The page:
• City water: Municipal water has a cost. You pay the municipality for the amount of water you use, plus taxes and fees. These rates tend to change over time. City water is typically charged by the gallon, and municipalities can limit or shut off water access when regulations or specific events call for it.


In terms of quality, city and well water differs in the following ways:

  • Well water: Well water quality is not regulated under federal law, but it should still meet basic quality standards. While its quality can sometimes be higher than city tap water, there are instances where it can also be worse. Well water is prone to high iron and high manganese, and its quality is greatly influenced by local geological, agricultural, and industrial contaminants.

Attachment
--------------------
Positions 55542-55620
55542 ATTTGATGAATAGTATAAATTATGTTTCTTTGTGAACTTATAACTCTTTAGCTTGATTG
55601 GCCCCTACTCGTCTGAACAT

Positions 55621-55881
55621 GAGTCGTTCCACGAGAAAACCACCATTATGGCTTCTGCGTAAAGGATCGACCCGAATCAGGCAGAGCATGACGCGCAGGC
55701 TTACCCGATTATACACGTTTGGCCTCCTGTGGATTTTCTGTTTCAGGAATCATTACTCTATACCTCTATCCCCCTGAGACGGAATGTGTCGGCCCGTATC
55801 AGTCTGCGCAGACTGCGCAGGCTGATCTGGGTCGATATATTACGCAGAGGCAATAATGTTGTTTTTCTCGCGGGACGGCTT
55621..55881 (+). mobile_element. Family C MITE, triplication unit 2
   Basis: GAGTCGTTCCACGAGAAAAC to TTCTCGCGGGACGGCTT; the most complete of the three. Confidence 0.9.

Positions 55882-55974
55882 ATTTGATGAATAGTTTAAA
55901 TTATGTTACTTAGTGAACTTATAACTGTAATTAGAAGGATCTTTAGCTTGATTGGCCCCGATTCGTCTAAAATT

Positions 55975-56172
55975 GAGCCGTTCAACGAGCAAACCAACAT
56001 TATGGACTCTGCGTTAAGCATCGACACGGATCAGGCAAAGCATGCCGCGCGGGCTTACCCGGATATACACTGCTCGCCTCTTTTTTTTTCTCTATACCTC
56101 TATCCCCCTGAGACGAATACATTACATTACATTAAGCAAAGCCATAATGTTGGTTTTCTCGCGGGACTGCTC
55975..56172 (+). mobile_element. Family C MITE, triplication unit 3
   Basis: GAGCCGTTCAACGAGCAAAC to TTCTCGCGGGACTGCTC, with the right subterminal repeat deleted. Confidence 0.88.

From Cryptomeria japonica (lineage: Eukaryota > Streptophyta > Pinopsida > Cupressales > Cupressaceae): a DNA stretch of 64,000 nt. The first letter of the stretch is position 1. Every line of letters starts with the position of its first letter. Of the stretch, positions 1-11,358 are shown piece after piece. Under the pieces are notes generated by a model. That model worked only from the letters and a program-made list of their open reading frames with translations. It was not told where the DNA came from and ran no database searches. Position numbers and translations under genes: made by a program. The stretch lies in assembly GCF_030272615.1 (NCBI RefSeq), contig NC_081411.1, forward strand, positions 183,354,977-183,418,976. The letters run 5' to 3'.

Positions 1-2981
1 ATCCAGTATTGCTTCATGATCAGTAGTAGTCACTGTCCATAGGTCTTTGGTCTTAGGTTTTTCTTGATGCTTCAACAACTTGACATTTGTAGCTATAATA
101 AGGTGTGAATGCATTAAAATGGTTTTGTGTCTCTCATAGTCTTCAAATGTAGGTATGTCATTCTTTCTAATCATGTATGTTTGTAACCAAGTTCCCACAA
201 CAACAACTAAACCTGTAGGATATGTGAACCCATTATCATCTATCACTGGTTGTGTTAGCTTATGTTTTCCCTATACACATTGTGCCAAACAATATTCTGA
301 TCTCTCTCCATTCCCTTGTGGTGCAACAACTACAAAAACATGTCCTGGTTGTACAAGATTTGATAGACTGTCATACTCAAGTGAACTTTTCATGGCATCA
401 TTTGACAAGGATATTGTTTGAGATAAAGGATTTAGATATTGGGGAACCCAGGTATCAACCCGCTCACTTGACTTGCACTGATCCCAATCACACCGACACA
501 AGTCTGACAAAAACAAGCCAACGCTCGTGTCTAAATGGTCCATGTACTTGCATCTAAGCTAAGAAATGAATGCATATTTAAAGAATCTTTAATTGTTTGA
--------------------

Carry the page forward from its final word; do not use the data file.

• City water: The EPA's Safe Drinking Water Act requires city water to meet specific quality standards. These regulations are the same across the country, setting maximum contaminant levels and treatment requirements. City water quality must be monitored by states, local authorities, and water suppliers.

Pros and Cons of Well Water vs. City Water

Whether you get your water from your local city or an underground well, each source comes with its own advantages and considerations. To understand the differences, here are the pros and cons of city and well water:

Pros of Well Water

Well water comes with advantages like: